4. Ahab's poor spirit begins to rise too, upon this growing insolence; and, if it becomes not bold, yet it becomes desperate, and he will rather hazard his life than give up all thus. (1.) How he takes advice of his privy-council, who encourage him to stand it out. He speaks but poorly (v. 7), appeals to them whether Ben-hadad be not an unreasonable enemy, and do not seek mischief. What else could he expect from one who, without any provocation given him, had invaded his country and besieged his capital city? He owns to them how he had truckled to him before, and will have them advise him what he should do in this strait; and they speak bravely (Hearken not to him, nor consent, v. 8), promising no doubt to stand by him in the refusal. (2.) Yet he expresses himself very modestly in his denial, v. 9. He owns Ben-hadad's dominion over him: "Tell my lord the king I have no design to affront him, nor to receded from the surrender I have already made; what I offered at first I will stand to, but this thing I may not do; I must not give what is none of my own.'' It was a mortification to Ben-hadad that even such an abject spirit as Ahab's durst deny him; yet it should seem, by his manner of expressing himself, that he durst not have done it if his people had not animated him.
5. Ben-hadad proudly swears the ruin of Samaria. The threatening waves of his wrath, meeting with this check, rage and foam, and make a noise. In his fury, he imprecates the impotent revenge of his gods, if the dust of Samaria serve for handfuls for his army (v. 10), so numerous, so resolute, an army will be bring into the field against Samaria, and so confident is he of their success; it will be done as easily as the taking up of a handful of dust; all shall be carried away, even the ground on which the city stands. Thus confident is his pride, thus cruel is his malice; this prepares him to be ruined, though such a prince and such a people are unworthy of the satisfaction of seeing him ruined.
6. Ahab sends him a decent rebuke to his assurance, dares not defy his menaces, only reminds him of the uncertain turns of war (v. 11): "Let not him that begins a war, and is girding on his sword, his armour, his harness, boast of victory, or think himself sure of it, as if he had put it off, and had come home a conqueror.'' This was one of the wisest words that ever Ahab spoke, and is a good item or momento to us all; it is folly to boast beforehand of any day, since we know not what it may bring forth (Prov. 27:1), but especially to boast of a day of battle, which may prove as much against us as we promise ourselves it will be for us. It is impolitic to despise an enemy, and to be too sure of victory is the way to be beaten. Apply it to our spiritual conflicts. Peter fell by his confidence. While we are here we are but girding on the harness, and therefore must never boast as though we had put it off. Happy is the man that feareth always, and is never off his watch.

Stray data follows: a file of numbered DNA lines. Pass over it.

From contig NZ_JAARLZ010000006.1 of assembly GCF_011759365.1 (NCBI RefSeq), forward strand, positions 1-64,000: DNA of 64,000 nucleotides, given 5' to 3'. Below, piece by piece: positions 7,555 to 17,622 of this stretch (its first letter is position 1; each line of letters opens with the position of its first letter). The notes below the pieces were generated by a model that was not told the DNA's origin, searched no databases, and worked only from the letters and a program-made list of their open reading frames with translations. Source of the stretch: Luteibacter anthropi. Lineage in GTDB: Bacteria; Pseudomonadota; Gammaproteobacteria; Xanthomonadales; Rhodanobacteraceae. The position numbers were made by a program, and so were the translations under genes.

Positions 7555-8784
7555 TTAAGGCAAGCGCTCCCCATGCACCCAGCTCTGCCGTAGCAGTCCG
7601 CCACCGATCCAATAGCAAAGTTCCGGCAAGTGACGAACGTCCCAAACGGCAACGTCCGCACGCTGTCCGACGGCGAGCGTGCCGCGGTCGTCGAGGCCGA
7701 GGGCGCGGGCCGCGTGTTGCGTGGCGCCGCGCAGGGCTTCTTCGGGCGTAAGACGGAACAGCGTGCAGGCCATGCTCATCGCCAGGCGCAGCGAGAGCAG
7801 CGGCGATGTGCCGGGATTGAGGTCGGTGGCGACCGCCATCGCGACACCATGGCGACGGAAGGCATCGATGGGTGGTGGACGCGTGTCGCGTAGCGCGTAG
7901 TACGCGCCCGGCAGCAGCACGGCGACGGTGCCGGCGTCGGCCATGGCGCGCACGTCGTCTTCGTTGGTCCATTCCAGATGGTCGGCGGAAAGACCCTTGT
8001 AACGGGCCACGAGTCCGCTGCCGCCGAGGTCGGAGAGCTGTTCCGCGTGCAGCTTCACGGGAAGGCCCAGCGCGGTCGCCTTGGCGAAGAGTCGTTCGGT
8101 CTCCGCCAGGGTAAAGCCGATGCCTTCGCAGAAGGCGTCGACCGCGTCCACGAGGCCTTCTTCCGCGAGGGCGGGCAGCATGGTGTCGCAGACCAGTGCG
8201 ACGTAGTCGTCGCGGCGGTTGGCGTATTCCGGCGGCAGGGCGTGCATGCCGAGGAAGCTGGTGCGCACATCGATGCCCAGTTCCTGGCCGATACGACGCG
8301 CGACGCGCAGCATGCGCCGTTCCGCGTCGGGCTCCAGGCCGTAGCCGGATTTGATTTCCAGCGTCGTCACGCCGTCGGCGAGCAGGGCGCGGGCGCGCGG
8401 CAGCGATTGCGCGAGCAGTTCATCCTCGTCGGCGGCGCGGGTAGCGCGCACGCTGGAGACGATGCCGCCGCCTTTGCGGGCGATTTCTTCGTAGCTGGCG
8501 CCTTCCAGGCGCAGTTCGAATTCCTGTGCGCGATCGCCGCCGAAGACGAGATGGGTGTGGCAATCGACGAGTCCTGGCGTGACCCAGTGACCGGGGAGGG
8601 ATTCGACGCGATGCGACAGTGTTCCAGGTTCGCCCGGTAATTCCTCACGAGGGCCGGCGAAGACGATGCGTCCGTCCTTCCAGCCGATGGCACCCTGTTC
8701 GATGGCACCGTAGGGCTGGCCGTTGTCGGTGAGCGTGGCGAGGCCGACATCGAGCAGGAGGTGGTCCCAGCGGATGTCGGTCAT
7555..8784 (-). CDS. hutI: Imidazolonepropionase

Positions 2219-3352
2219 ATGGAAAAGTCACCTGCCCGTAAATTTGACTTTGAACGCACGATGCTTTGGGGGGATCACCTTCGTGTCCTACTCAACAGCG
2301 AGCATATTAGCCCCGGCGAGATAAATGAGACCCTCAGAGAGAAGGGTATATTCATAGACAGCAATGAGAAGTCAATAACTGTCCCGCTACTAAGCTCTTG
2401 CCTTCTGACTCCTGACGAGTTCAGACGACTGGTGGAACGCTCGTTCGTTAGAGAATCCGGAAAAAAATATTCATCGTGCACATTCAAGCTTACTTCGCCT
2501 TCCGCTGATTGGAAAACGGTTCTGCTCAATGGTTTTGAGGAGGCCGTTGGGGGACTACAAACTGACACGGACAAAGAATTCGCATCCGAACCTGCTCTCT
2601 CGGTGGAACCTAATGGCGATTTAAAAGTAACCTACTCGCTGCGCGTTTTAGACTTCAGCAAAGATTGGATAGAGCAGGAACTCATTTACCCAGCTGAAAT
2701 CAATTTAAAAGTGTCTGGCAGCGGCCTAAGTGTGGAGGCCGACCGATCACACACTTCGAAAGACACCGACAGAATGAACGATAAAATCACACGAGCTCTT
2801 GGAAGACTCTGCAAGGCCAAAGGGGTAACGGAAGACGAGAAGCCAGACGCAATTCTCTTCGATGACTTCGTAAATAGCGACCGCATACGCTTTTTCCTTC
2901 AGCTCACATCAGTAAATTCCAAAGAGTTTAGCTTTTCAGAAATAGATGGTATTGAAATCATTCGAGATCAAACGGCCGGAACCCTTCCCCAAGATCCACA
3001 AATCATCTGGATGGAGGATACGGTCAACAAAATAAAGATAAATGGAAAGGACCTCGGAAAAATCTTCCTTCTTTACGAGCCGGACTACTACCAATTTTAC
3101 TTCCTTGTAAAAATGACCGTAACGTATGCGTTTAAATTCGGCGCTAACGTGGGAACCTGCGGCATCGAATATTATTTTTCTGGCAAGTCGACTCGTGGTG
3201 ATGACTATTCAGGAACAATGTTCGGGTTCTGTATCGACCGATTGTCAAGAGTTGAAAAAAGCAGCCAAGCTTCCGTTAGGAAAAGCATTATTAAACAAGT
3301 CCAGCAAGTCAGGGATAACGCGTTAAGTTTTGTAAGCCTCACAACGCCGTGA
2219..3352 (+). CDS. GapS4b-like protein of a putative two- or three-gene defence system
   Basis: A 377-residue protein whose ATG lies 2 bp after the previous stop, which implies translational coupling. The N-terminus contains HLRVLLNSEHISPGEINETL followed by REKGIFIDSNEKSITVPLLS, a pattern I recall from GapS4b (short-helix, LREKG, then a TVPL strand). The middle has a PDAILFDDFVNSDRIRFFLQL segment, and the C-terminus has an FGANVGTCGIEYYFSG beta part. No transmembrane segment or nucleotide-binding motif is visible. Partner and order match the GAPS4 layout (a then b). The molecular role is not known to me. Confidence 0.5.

The treaty between the besiegers and the besieged being broken off abruptly, we have here an account of the battle that ensued immediately.
I. The Syrians, the besiegers, had their directions from a drunken king, who gave orders over his cups, as he was drinking (v. 12), drinking himself drunk (v. 16) with the kings in the pavilions, and this at noon. Drunkenness is a sin which armies and their officers have of old been addicted to. Say not thou then that the former days were, in this respect, better than these, though these are bad enough. Had he not been very secure he would not have sat to drink; and, had he not bee intoxicated, he would not have been so very secure. Security and sensuality went together in the old world, and Sodom, Lu. 17:26, etc. Ben-hadad's drunkenness was the forerunner of his fall, as Belshazzar's was, Dan. 5. How could he prosper that preferred his pleasure before his business, and kept his kings to drink with him when they should have been at their respective posts to fight for him? In his drink, 1. He orders the town to be invested, the engines fixed, and every thing got ready for the making of a general attack (v. 12), but stirs not from his drunken club to see it done. Woe unto thee, O land! when thy king is such a child. 2. When the besieged made a sally (and, by that time, he was far gone) he gave orders to take them alive (v. 18), not to kill them, which might have been done more easily and safely, but to seize them, which gave them an opportunity of killing the aggressors; so imprudent was he in the orders he gave, as well as unjust, in ordering them to be taken prisoners though they came for peace and to renew the treaty. Thus, as is usual, he drinks, and forgets the law, both the policies and the justice of war.
II. The Israelites, the besieged, had their directions from an inspired prophet, one of the prophets of the Lord, whom Ahab had hated and persecuted: And behold a prophet, even one, drew near to the king of Israel; so it may be read, v. 13.
1. Behold, and wonder, that God should send a prophet with a kind and gracious message to so wicked a prince as Ahab was; but he did it, (1.) For his people Israel's sake, who, though wickedly degenerated, were the seed of Abraham his friend and Jacob his chosen, the children of the covenant, and not yet cast off. (2.) That he might magnify his mercy, in doing good to one so evil and unthankful, might either bring him to repentance or leave him the more inexcusable. (3.) That he might mortify the pride of Ben-hadad and check his insolence. Ahab's idolatry shall be punished hereafter, but Ben-hadad's haughtiness shall be chastised now; for God resists the proud, and is pleased to say that he fears the wrath of the enemy, Deu. 32:26, 27. There was but one prophet perhaps to be had in Samaria, and he drew near with this message, intimating that he had been forced to keep at a distance. Ahab, in his prosperity, would not have borne the sight of him, but now he bids him welcome, when none of the prophets of the groves can give him any assistance. He enquired not for a prophet of the Lord, but God sent one to him unasked, for he waits to be gracious.